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Business Groups Push Feds on Fuel Tax
Congress returned this week with a long list of issues to address – including infrastructure. While there will be many options on the table for any federal funding package, a user fee approach should be taken.

The US Chamber of Commerce is among many business and industry groups in DC urging Congress to support a federal fuel tax increase. However, they too are facing the same opposition that many states have faced when it comes to anti-tax groups and the lack of political will.

The federal fuel tax has not been adjusted since 1993 and has lost a significant amount of buying power over the years. Sounds familiar, right? The federal government now finds itself in the position that many states are in – the need to increase and diversify funding mechanisms for infrastructure. 

SCFOR spoke with DC-based reporter, David Lightman, last week about the business community's push for a federal fuel tax.  Lightman was curious as to how under Republican control, SC legislators were able to take a bipartisan approach and overwhelmingly pass legislation that included a fuel tax increase.

SCFOR credited success to the support from businesses and industries which supported the increase in SC's fuel tax. We acknowledged that gas and diesel taxes are not going away and an adjustment in the federal fuel tax is something that we would support.  While the article focuses on the national conversation, it is clear that the same issues states have faced to pass legislation will only be amplified at the federal level. 

With the partisan divide in Congress and anti-tax groups like Americans for Prosperity digging in deep, any new infrastructure funding from a fuel tax (or any other user fee for that matter) will be nothing short of an uphill battle. The good news is if there is one issue capable of bringing Congress together, it's infrastructure.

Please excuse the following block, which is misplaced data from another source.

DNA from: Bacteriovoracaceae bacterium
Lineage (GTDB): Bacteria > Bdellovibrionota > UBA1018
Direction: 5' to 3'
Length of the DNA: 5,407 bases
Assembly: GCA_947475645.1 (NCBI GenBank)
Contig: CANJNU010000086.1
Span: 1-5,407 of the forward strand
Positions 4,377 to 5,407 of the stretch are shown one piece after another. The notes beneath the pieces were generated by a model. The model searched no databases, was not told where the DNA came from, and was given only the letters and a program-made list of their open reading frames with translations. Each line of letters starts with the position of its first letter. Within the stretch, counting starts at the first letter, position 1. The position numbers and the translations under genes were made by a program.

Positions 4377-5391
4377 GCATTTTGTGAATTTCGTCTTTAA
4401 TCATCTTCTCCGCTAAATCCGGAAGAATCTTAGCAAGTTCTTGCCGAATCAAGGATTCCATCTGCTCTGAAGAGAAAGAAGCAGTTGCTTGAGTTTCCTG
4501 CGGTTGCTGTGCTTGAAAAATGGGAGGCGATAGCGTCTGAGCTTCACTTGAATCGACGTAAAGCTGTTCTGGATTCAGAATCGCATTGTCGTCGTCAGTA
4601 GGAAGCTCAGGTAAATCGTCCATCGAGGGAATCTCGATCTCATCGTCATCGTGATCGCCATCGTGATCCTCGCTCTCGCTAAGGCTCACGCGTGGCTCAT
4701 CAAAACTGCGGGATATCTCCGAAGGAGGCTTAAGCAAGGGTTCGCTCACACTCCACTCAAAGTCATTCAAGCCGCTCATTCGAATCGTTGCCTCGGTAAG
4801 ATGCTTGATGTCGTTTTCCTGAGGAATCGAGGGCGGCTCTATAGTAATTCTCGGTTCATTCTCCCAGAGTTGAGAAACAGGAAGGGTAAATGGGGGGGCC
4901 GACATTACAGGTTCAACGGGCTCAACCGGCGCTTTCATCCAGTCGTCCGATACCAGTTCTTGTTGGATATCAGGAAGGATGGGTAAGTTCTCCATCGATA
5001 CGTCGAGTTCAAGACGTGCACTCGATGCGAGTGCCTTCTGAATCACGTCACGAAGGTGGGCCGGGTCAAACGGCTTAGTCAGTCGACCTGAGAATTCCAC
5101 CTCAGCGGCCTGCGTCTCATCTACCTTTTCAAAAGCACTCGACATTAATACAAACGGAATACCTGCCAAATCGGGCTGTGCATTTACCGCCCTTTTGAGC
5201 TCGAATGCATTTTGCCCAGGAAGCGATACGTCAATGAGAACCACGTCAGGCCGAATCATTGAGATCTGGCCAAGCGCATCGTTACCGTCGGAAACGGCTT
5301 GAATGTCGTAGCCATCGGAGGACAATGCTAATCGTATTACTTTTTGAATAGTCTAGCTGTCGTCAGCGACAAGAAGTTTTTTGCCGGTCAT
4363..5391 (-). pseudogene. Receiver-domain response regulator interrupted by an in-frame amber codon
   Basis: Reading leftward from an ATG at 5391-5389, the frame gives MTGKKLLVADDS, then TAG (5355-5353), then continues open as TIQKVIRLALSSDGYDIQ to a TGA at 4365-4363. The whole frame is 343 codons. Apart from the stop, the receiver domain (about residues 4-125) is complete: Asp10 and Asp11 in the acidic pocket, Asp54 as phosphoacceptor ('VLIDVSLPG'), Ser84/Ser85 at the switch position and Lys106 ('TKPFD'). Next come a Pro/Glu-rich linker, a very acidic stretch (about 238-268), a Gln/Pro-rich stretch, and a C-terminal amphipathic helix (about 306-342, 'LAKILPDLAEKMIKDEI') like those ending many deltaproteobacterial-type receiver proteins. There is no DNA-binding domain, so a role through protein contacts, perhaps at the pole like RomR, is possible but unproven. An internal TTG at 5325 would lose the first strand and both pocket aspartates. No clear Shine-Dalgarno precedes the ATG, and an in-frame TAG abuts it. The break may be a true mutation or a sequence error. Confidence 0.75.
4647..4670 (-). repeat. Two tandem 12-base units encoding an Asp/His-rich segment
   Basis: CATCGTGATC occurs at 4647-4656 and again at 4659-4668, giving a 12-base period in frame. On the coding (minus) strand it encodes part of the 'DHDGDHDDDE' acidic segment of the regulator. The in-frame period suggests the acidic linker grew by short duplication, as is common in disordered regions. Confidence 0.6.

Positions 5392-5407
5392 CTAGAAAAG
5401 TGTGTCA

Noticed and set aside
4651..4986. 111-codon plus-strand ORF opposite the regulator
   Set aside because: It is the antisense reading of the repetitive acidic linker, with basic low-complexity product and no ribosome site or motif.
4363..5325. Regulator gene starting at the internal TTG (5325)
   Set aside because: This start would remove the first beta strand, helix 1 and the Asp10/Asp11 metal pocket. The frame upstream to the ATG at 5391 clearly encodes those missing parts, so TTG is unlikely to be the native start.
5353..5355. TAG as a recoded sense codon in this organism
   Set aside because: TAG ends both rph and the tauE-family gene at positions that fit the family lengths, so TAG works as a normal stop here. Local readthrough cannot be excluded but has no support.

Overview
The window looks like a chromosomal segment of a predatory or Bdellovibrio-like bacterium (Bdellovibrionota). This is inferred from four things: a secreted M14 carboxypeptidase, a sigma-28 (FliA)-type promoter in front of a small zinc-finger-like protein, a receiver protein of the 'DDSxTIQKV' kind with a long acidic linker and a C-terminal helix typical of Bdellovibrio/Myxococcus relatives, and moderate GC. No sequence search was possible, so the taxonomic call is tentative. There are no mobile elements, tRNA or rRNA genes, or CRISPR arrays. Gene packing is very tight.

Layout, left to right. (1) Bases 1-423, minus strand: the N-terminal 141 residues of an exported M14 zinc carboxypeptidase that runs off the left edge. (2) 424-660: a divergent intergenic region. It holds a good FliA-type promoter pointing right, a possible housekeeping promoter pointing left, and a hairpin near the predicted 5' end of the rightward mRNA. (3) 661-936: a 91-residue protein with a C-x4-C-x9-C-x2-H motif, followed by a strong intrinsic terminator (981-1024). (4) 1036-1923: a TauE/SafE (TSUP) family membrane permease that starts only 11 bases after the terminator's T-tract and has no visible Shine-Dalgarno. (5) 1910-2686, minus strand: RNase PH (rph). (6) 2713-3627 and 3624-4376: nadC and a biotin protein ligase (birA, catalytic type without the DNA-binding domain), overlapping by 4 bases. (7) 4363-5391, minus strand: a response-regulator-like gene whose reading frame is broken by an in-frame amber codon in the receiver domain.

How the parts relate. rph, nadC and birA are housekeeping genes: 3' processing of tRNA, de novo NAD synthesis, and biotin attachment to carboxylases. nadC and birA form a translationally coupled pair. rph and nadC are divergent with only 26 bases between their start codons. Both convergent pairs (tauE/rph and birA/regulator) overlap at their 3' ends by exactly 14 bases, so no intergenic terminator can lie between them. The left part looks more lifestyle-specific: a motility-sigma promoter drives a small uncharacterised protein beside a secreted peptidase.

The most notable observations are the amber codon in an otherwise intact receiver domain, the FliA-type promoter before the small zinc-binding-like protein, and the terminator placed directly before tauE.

Read the article here. 
Urge Senators to Advance Reauthorization Bill
The Senate’s highway reauthorization bill, America’s Transportation Infrastructure Act of 2019was expedited out of the Senate Environment and Public Works Committee in July.  The $287 billion bill would fund the repair and maintenance of roads and bridges over five years and increases spending by 27% over the current authorization.

Many hope the Senate will pass the bill before the end of the year.  However, the bill must go through other committees, including Banking, Commerce, and most importantly, Finance.  

You are encouraged to CONTACT YOUR SENATORS and urge them to advance the bill and act on a permanent revenue solution for the Highway Trust Fund.  This solution should maintain the framework that users of the system should pay for the system. 

The time is now to seize the opportunity and make Highway Trust Fund revenue shortfalls a thing of the past and robust infrastructure investment the future.
Take Action!
Click the button above to email your elected officials quickly and easily through ATRBA's grassroots action center.
Upcoming SCDOT Public Information Meetings

Thursday, September 19, 2019
Proposed US 278 Corridor Improvements - Moss Creek Dr to Spanish Wells Rd in Beaufort County 
Click here for details.

Tuesday, September 24, 2019
 SC 61 Rural Road Safety Project in Dorchester County